I don’t know about you personally, but I do know that much of the talk around the New Year involves resolutions for losing weight.
Normally I don’t think much about that subject personally, as I’ve always had a pretty good metabolism (hate me, go ahead). However, this year after experiencing several years of intense chronic pain and a bout of the infamous virus in August, my metabolism seems to have gone off the rails.
So the topic of diet seems like a good one to start the year off with.
First of all, let’s get clear. There is no “best” diet out there! You will always find an expert who is more than willing to vilify carbs, fats, too much or too little protein, or to recommend fasting for this or that amount of time or instead to eat every 2-3 hours. It can be crazy-making.
The fact is everyone is unique, everything in your personal history is connected, and all the things that make up your environment, habits, mindset, and spiritual life matter very much.
How do you begin to unravel all this?
There are some principles I want to highlight that I’ve learned in my functional nutrition training. When it comes to food and nutrition, you need to focus on quantity, quality, diversity, and timing. I would add to that: attention, attitude, and intent.
Here’s what I mean.
Most diets assume you must restrict calories – or quantity – to achieve any weight loss goal. In functional nutrition the goal is to consume the right mix of calories at the right pace in order to feel satisfied and to furnish the nutrition the body needs. Not overindulgence, but not denial either.
What is meant by “quality”? This must be the very best quality of foodstuffs you can afford (or grow). These are preferably organic, pasture-raised, wild-caught, unprocessed, and fresh or frozen. It’s also preferable if the resulting meals are home-cooked and prepared with love.
By “diversity” I’m referring to the microbiome-supportive choice to include as many different types of foods, especially plant foods, in all the colors of the rainbow. These include not only vegetables and fruits, but nuts, seeds, legumes, grains, and animal protein. It’s important to also make sure to include fat, fiber, and protein at every meal and snack. And let’s not forget prebiotic and probiotic foods.
“Timing” refers to the timing that suits your own situation. Intermittent fasting of varying windows of time is often recommended these days, which works fine if you are already healthy, not struggling with trying to heal your body, not pregnant, nursing, or otherwise hormonally compromised. For general digestive health, it is recommended to have an overnight fast of about 12 hours and to leave 4-6 hours between meals. This allows time for the body to send in the “janitors” (aka the Migrating Motor Complex) to sweep out the digestive tract and make way for the next round.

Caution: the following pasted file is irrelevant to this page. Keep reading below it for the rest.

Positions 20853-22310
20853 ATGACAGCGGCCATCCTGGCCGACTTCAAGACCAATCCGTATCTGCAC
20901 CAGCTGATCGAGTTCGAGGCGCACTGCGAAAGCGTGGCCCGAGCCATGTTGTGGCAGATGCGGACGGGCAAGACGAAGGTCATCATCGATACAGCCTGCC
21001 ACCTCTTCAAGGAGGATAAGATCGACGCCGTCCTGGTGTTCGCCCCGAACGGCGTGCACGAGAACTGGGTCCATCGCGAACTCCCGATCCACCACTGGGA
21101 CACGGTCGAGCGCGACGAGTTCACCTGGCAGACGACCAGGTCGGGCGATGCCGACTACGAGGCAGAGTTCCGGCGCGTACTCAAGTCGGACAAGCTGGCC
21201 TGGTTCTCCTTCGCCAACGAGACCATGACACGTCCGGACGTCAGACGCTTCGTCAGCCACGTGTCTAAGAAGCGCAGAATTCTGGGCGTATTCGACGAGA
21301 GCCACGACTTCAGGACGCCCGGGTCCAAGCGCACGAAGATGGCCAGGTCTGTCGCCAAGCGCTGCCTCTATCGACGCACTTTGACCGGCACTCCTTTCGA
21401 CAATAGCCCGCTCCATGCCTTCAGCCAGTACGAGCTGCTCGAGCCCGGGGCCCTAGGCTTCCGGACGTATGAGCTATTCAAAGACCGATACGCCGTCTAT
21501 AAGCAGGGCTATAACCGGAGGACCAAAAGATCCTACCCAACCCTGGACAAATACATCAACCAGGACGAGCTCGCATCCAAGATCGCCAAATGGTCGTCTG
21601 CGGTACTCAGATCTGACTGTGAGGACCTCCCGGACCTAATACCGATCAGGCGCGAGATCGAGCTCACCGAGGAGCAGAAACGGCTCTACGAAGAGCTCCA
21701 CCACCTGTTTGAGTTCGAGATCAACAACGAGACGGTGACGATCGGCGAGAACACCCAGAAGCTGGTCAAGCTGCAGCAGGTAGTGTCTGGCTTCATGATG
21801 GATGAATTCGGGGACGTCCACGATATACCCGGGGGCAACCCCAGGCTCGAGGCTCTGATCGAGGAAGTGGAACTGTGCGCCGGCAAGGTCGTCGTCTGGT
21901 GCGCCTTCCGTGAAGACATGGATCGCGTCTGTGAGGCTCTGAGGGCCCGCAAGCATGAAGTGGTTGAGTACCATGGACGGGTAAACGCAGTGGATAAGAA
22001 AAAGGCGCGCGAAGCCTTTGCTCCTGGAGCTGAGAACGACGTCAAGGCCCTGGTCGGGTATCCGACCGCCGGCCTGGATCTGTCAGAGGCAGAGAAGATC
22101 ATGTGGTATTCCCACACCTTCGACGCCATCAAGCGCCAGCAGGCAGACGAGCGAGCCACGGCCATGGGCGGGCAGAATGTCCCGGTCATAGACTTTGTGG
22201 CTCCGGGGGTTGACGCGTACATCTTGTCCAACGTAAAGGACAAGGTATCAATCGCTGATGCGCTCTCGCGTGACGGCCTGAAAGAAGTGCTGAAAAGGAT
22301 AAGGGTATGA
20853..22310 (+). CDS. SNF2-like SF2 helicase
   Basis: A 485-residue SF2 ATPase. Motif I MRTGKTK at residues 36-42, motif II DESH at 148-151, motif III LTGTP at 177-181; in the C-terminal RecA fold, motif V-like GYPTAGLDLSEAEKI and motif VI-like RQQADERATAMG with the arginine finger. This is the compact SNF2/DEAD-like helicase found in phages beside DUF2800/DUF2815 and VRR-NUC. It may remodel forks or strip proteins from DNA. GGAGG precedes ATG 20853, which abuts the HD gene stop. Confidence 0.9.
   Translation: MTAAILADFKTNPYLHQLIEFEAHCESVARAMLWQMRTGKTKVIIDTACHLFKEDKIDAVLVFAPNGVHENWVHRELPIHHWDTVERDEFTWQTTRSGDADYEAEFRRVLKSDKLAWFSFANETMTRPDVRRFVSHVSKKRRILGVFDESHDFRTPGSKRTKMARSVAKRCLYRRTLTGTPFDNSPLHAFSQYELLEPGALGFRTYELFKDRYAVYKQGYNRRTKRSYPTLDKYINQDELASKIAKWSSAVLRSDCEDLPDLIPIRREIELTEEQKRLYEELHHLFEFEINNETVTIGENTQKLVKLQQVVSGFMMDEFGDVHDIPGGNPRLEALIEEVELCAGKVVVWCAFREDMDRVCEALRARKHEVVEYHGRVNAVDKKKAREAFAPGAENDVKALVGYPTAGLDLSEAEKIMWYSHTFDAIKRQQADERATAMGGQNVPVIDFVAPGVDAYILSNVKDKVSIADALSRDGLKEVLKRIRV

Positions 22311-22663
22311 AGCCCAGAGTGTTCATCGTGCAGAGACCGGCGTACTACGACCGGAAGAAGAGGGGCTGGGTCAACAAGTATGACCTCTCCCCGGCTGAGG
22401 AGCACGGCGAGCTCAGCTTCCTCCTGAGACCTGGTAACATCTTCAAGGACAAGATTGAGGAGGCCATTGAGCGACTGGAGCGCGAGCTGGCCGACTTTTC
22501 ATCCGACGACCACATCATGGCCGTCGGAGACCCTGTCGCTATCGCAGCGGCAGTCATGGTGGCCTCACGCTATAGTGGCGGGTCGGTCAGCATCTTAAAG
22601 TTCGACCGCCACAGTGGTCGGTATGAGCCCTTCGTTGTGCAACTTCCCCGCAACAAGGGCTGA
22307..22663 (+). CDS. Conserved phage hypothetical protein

There’s also the situation, however, when blood sugar has been unstable for some time, that eating smaller meals closer together might be advantageous. Everybody is different!
To those four bedrock principles – quantity, quality, diversity, and timing – I add attention, attitude, and intent.
Most people are surprised to learn that digestion actually begins in the brain. It’s a physiological process called the cephalic phase, where the sight, sound, smell, and thought of food begins to prepare the body for digestion. The smells and sounds of cooking begin to turn our attention to the meal to come and are some of the great benefits of preparing food at home.
You can also devote some extra attention to your meal by being seated at a table and pausing, perhaps with your hands held over the food itself, taking it in with your eyes and blessing it with your energy.
By “attitude” I mean having an attitude of gratitude and appreciation for the meal before you. Thinking about all the fellow humans who had a hand in bringing that food to your table, to the earth itself for her bounty, and to the great designer of the whole delightful idea of eating for sustenance and pleasure.
I also include “intent” in this lineup of ideal diet tips. It’s important to chew with intent – intent to savor, to slow down enough to allow the food to break down and make it easier on the digestive system, and to release growth hormone into the saliva.
The Perfect Diet, then, factors in not only the quality, quantity, diversity, and timing of meals, but also the attitude, attention, and intention you bring to them.
Of course, there’s so much more to this subject than just nutrition and the when, what, and how. There’s personal non-negotiables, mindset, habits, relaxation, sleep, elimination, body image, cravings – in other words, it’s a lot to unravel.
If you would like to learn more, schedule a complimentary 30-minute Feel Younger Now Discovery Session, so I can understand your particular health challenges and suggest a customized plan to help you reach your goals.